Opening line: ‘Such a rich store of myths enfolds Paul Muad’dib, the Mentat Emperor, and his sister, Alia, it is difficult to see the real persons behind these veils.’
Twelve years after the close of Dune, Paul Atreides’s empire spans across a multitude of worlds. He has stolen power from the old sources of power: the Guild, the Bene Gesserit, and the Bene Tleilax, and now they conspire against him. The very forces that caused his rise to power might be his undoing. Paul, and his sister Alia, with their gifts of prescience try to see into the future to outsmart their foes.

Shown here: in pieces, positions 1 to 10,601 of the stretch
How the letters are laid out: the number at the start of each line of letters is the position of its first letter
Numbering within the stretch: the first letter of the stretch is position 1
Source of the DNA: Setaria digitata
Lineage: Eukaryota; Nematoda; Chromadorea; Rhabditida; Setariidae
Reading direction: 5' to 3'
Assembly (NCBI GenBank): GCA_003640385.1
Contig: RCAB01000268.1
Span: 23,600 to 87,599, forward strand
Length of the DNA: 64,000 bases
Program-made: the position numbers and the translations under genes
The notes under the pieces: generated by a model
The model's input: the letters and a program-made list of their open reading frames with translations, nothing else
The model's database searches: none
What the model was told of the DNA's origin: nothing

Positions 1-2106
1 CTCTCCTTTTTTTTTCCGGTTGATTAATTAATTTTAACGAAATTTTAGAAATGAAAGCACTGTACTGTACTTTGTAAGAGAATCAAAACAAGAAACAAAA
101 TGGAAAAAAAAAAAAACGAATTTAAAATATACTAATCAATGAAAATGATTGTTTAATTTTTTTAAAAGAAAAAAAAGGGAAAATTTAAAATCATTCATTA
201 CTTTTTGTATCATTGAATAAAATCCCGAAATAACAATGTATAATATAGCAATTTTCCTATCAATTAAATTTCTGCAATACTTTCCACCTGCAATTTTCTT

Dune Messiah matched the tone and pacing of the first book so well that it felt like I was more than picking up the next instalment of the series, but reading the next two hundred or so pages of the first book. The world (or universe, I should say) that Herbert creates is incredibly complex. There is political intrigue, religious fanaticism; the scope is huge, cosmic. The problem this runs into, of course, is that the reader gets no real sense of how the emperor’s decisions are actually felt by his people. I also wanted to see more of Paul and Alia’s motivations and thoughts on the religious element — more than just showing how having a religion centred around them makes them both jaded about religion in general. I suppose I want to know the why and how Paul created his new empire, instead of just being told that he did and here’s what happens next. And though I know the universe is very complicated and that Herbert couldn’t possibly fit it all into one book, I would have liked to have at least heard of the Bene Tleilax before Dune Messiah. Even so, I enjoyed reading more about Paul and Alia and look forward to picking up the next book in the series soon.